In the past few centuries the Arabs, once pre-eminent in a host of skills, from astronomy and algebra to architecture and engineering, have seen their societies stagnate and fester. Though blessed with natural resources, especially the oil that has enriched Arab dynasties and their subservient elites while often leaving the masses in penury, few Arab countries have seen their non-oil economies flourish or their people enjoy the public services or freedoms taken for granted elsewhere.
Arab autocracy: Thank you and goodbye | The Economist
Democracy is not strictly holding elections. Even though it is a step forward, holding elections on their own do not build a democratic society. This can be seen clearly in Kuwait where in the past few years parliament has been more an obstacle to progress than help. What's required as stated in The Economist article:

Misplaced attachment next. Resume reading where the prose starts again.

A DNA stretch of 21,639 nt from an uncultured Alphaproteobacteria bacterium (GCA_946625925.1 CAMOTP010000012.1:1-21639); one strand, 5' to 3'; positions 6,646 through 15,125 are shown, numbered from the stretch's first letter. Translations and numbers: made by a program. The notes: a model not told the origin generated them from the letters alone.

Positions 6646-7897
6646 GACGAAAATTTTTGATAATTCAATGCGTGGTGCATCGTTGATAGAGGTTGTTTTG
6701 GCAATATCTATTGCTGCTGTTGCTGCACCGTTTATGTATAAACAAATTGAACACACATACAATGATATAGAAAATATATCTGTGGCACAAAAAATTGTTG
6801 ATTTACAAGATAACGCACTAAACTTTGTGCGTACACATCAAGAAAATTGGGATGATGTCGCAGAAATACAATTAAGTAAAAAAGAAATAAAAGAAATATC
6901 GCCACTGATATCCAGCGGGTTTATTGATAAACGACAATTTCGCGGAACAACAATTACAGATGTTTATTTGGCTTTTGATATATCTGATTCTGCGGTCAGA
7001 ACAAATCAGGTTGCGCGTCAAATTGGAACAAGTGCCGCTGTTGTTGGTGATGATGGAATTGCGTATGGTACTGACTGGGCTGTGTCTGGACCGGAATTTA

Elections, though vital in the end, are not an early panacea. What
the Arabs need most, in a hurry, is the rule of law, independent courts,
freeish media, women’s and workers’ rights, a market that is not
confined to the ruler’s friends, and a professional civil service and
education system that are not in hock to the government, whether under a
king or a republic. In other words, they need to nurture civil society
and robust institutions. The first task of a new Saudi king should be to
enact a proper criminal code.
In the Arab lexicon, the concept of justice means more than
democracy. In the end, you cannot have the first without the second. But
the systems that now prevail in the Arab world provide for neither.